a short history of rendering fonts on the web

In 1995, when I first started website design and in the days before CSS, the options for typeography on the web were pretty limited. The body type was dictated by the default font of the browser, specified by the web viewer. We could design a site with a readable sans-serif typeface only to discover that the viewer’s browser default font was set to 18px serif, which destroyed text flow around images, text set within buttons, the flow of the page and the look of the page. Display faces had to be rendered as .jpg or .gif images.

When CSS became available most of us used it primarily to style text. It was a great leap forward. However, the availability of fonts is determined by those that are present in the viewer’s OS. This remains the method that many people rely on, until @font-face came on the scene, so I’ll go into a little more detail in a later post. Rendering display faces evolved from images to Flash to Javascript.

sIFR (or Scalable Inman Flash Replacement)

sIFR became an alternative to image rendering with the chief advantage being that the font was not required to be present in the viewer’s OS. However, to view properly, the Flash player and Javascript must be enabled, otherwise the text is displayed in whatever is specified in CSS. Additionally, if the page contains several instances of text generated with sIFR, there can be a noticeable delay in the rendering of the text in the specified font. Security issues have caused some people to disable Javascript, but more conerning is the growing number of viewers affected by the Apple/Adobe war which makes Flash unavailable on the iPhone and iPad. In addition, sIFR can be tricky to install and use. Two leaps forward, one back.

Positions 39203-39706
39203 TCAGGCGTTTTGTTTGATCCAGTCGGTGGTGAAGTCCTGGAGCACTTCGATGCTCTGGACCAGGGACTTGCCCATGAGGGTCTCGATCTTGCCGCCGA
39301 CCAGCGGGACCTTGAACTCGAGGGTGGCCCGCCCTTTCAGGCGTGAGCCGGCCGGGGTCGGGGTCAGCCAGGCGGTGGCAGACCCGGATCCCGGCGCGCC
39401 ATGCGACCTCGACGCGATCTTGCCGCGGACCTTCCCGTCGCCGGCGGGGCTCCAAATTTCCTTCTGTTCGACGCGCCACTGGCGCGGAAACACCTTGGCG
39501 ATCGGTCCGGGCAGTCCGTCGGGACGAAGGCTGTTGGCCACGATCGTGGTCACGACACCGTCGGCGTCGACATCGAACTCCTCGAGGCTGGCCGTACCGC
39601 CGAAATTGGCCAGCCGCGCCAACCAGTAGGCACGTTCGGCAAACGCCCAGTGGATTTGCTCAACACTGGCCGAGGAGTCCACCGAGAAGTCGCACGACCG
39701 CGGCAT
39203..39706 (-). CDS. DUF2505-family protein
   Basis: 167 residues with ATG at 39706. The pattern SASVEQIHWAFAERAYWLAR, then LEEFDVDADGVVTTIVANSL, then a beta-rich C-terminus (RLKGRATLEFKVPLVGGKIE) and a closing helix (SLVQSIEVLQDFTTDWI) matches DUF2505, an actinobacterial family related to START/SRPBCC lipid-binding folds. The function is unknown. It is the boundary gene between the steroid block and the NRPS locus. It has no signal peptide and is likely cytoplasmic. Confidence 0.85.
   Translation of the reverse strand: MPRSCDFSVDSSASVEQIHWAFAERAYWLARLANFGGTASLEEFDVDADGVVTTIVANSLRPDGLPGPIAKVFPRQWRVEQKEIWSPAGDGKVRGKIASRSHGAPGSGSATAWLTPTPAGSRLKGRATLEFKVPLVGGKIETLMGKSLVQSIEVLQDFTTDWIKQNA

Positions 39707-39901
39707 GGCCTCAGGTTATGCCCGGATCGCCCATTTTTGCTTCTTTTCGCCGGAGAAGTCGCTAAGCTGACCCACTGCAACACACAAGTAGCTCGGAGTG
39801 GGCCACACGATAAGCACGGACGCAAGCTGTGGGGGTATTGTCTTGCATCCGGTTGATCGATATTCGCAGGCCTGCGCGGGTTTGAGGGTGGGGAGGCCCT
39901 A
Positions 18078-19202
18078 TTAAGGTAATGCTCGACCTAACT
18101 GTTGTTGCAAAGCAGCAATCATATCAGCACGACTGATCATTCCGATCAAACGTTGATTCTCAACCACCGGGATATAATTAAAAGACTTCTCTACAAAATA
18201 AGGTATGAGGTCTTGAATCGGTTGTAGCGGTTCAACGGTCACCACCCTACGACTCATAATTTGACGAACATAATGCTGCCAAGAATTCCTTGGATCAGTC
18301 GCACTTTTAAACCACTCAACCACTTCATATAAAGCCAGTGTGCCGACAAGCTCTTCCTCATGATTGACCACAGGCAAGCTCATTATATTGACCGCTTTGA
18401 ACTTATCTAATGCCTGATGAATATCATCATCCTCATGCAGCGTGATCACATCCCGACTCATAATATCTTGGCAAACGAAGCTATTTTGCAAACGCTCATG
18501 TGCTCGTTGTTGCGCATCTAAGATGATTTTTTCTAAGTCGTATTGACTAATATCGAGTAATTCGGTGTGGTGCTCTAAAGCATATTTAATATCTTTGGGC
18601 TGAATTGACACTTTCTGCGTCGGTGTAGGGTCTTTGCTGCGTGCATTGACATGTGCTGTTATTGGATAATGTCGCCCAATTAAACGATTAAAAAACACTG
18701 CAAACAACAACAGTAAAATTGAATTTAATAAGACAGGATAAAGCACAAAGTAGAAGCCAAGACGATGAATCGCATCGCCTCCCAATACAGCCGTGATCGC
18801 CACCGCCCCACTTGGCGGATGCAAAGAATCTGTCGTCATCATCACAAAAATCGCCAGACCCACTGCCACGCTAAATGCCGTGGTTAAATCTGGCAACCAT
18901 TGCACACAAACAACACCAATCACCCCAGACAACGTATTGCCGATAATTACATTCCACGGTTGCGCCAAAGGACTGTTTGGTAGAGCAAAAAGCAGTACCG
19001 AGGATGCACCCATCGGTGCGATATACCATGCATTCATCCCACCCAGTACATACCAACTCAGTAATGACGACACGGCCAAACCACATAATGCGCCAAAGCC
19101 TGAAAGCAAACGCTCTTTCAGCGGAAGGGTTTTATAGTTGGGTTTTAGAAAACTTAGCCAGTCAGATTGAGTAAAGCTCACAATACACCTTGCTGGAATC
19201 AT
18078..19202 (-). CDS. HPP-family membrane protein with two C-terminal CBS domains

Cufon entered to solve part of the problem. The fonts still need not be present on the viewer’s OS, font rendering engine is web-based and relatively easy to use, the text is editable and Flash is not required, however Javascript must be enabled and the browser must support HTML5 (which leaves IE 6, 7 and 8 out). Additionally, some typefaces are not licensed properly so that uploading your typeface for rendering may not (strictly) be legal. However, if Cufon fails, CSS comes to the rescue and assuming you have styled the type class or tag with an acceptable alternative, all is not lost. We’ll call this a step forward, but not a leap.

@font-face generator

At this writing, @font-face, a CSS3 rule, is the next leap forward. To implement, font files must be compressed and served in format that are somewhat browser-specific. It does not rely on Javascript, the text remains editable and it is the most cross-platform compatible solution so far. The @font-face generator produces CSS that points to versions of the font to be served in compressed formats, according to browser type.

You may upload either TTF or OTF fonts that you own (with the proper licensing, of course) to the generator, or there are several sources for (non-free) versions of many common typefaces with pristine licenses, or there is at least one source for (free) typefaces. Warning: the free versions tend to be a little funky–some with haphazard letter spacing (print-quality kerning is not available for the web) or sloppy x-height consistency.

There are several options that help to overcome browser inconsistencies with the @font-face rule. That isn’t to say that there aren’t problems but most have work-arounds or, as ever, there is the CSS-fallback. A detailed description of @font-face, the options and work-arounds can be found on John Dagget’s blog.

There are still other solutions for web font rendering, such as Typekit (not free), but @font-face remains my preference. Whichever engine/method you use to render your fonts on the web, the old standards of good design still apply. No “ransom note” styling or using display typefaces for body text, please.